Every art form, except one, has a specific quality-to-audience ratio.
The more good music, the more people dance. The more good books, the more good readers. It’s the same for video games, visual art, performing arts, and for movies.
But one art form doesn’t operate by this rule.
What’s the exception?
I was reminded of this fact today at WestDoc, the annual conference for documentary filmmakers in Santa Monica. It was full of people, some of whom I know do very good work. Work that’s increasingly important as television and cable news channels devote less resources to in-depth explorations of our world, and print journalism is treading water. But feature documentaries are not being seen.
There are more good docs being made today than ever before. Each year at Sundance, for example, the quality of the docs far outstrips the overall quality of the narrative features. But while the number of excellent docs has grown, the audience for them has apparently shrunk to microscopic scale.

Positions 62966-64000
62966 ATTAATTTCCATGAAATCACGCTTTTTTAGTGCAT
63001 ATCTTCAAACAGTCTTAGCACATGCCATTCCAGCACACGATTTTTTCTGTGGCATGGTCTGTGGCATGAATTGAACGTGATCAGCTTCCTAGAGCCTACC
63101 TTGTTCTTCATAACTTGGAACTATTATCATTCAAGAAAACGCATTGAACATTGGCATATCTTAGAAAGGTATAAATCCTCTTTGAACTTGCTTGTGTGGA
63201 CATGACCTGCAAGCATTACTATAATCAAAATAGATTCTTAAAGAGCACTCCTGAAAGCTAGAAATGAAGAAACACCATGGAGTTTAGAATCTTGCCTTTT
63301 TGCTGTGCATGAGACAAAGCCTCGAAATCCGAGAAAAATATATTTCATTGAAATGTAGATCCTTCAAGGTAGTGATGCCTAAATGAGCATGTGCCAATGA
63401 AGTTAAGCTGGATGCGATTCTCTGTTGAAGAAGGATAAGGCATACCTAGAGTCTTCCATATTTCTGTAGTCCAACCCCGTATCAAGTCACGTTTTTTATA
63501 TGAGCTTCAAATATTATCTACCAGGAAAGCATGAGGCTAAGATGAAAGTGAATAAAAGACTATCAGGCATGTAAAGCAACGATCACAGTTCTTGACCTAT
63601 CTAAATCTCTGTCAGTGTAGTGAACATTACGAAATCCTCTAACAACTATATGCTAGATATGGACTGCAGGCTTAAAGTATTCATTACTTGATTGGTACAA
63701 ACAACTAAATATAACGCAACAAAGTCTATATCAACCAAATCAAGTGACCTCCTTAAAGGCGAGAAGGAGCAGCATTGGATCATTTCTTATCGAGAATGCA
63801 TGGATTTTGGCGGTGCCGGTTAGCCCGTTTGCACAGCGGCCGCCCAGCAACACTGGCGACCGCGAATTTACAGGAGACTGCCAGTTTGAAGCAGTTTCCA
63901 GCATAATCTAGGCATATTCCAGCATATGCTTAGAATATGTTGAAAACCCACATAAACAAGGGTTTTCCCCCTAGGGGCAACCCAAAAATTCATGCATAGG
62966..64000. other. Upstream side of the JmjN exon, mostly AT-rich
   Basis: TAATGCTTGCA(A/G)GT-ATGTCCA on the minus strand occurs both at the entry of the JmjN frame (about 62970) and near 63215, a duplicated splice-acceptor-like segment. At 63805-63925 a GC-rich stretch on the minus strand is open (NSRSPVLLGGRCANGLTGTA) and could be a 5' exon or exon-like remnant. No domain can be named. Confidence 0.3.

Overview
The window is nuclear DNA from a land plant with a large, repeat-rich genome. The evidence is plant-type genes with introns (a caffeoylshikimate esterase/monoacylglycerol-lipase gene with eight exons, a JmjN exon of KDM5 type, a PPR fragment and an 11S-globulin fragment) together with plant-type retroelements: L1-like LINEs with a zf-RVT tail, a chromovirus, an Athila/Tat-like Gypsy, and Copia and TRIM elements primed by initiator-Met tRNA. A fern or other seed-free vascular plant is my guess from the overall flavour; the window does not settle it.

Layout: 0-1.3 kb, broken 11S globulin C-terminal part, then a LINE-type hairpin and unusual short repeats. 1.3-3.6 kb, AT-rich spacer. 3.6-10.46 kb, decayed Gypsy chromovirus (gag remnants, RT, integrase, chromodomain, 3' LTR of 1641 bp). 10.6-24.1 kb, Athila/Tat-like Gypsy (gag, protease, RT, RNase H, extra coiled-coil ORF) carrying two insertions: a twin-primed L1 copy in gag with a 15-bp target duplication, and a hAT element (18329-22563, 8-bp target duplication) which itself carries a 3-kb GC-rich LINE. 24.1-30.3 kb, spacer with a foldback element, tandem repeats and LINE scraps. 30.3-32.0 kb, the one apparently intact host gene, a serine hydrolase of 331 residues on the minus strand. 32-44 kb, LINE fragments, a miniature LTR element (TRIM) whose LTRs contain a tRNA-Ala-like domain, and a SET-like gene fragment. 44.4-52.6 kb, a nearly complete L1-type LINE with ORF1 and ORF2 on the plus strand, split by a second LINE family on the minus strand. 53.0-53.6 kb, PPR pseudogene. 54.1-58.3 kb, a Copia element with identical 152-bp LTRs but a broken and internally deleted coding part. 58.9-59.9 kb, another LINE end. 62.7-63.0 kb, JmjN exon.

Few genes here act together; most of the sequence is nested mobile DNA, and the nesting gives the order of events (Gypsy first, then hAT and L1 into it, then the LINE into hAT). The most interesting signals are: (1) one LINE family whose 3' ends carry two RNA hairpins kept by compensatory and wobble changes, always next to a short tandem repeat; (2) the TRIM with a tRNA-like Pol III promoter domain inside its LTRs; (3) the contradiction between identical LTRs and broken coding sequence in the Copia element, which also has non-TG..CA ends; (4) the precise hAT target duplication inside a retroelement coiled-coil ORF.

I say “apparently” because, with the crisis in film distribution, it is difficult to tell what audiences really want. (Audience hunger is limited to what’s put before them on the table.)
But at this point, feature docs exist in an inverted world of huge supply and negligible demand. Never in the history of any creative movement has this imbalance been so extreme. Or so deleterious for the artists and the society at large.
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